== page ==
It hit very close to home for a celebrity death.
That’s because the Queen of Soul, Aretha Franklin, reportedly died of pancreatic cancer — a disease I have been lucky enough to survive for a decade. It’s the deadliest form of cancer — the only one with a survival rate still in the single digits. In fact, Aretha’s journey with the disease is a success story. Most people die within a year of their diagnosis. Aretha’s illness first hit the headlines in December 2010.
“The fact that she lived seven years from diagnosis is amazing,” says Michelle Capobianco, Executive Director of Pancreatic Cancer Canada. “It speaks to her getting some great treatment and that’s what we are trying to promote.”
But here’s the thing: although it was reported widely, Aretha went on to vehemently deny that she had pancreatic cancer. At first, I didn’t believe her. And, to be honest, the denial angered me. When a celebrity is stricken with a disease, it creates a huge opportunity to give back by creating awareness and raising funds. But the fact of her survival over this period of years made me rethink that judgement. I decided that she had been telling the truth and that I had been both mistaken and harsh. I still think I was being harsh. Pancreatic cancer is seen as a death sentence, so it’s understandable why many people want to keep that news to themselves.
“It was probably a wise decision,” says rocker and ZoomerRadio host Robbie Lane. “She knew the business and she knew that once that was announced promoters would not be booking her.” In fact, Franklin had limited concert dates planned into the future.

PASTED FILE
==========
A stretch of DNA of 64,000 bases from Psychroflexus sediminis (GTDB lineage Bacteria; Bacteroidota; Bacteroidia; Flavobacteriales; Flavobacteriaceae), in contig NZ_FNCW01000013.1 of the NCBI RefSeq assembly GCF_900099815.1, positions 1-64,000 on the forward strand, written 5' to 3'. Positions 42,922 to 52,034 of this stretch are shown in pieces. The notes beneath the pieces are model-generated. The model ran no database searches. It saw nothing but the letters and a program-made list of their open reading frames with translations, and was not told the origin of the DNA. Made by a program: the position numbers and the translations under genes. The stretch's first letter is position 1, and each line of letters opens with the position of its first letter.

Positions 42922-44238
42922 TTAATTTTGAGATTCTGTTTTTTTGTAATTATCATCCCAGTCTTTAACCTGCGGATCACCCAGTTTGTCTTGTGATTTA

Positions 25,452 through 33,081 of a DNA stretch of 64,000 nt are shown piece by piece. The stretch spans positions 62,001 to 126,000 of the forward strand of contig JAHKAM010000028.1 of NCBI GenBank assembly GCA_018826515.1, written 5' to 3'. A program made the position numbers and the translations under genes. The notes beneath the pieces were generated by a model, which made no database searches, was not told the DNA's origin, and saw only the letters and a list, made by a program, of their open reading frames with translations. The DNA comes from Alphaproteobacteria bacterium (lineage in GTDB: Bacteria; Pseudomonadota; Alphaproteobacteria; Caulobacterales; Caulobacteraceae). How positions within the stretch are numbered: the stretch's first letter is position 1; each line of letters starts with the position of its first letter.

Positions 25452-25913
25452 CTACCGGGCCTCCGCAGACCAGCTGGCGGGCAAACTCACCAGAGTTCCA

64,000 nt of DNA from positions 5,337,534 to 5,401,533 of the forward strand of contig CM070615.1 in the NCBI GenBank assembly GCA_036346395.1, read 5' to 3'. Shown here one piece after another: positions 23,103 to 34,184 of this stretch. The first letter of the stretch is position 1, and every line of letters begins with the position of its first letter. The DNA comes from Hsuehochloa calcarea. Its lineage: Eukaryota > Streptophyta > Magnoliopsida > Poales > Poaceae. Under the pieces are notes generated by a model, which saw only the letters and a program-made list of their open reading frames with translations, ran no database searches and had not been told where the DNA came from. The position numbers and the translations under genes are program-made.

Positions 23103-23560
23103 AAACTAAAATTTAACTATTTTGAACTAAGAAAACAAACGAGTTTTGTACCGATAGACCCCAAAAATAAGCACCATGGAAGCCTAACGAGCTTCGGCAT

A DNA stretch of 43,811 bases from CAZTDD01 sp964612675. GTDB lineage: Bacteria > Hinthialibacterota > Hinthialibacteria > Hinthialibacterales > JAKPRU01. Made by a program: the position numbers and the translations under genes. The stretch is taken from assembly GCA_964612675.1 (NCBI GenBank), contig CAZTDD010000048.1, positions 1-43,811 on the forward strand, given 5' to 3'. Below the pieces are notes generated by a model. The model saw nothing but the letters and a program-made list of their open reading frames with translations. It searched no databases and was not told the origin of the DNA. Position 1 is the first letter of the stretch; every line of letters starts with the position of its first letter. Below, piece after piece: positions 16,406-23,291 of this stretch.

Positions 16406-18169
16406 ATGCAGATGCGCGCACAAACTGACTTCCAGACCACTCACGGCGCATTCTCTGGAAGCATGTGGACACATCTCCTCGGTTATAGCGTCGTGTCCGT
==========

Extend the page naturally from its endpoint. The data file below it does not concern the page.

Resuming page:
There is some good news. While the five-year survival rates are inching up very slowly, more patients are living two years and more. Some new treatments have come on stream and more are on the horizon.
But people still view it as a death sentence and that’s a real problem when it comes to advocacy. “It’s one of the challenges we face that organizations like breast cancer groups were able to overcome as there were more survivors and more people willing to talk about it,” says Capobianco.
Lane has already heard about plans for a huge tribute concert fundraiser in New York later this year, with proceeds to go toward pancreatic cancer advocacy. That is the good that can come from this. Capobianco hopes it will also motivate Canadians to support more research and to urge authorities to devote more than the current two per cent of cancer research funding to this disease. And we should remember it’s not just about celebrities.
“This affects families unbelievably, it’s often compared to a car accident,” says Capobianco. “It happens so fast. From the time of diagnosis to death, it’s often a 12-week period. It’s devastating for those left behind. It’s important that we come together to stop this.”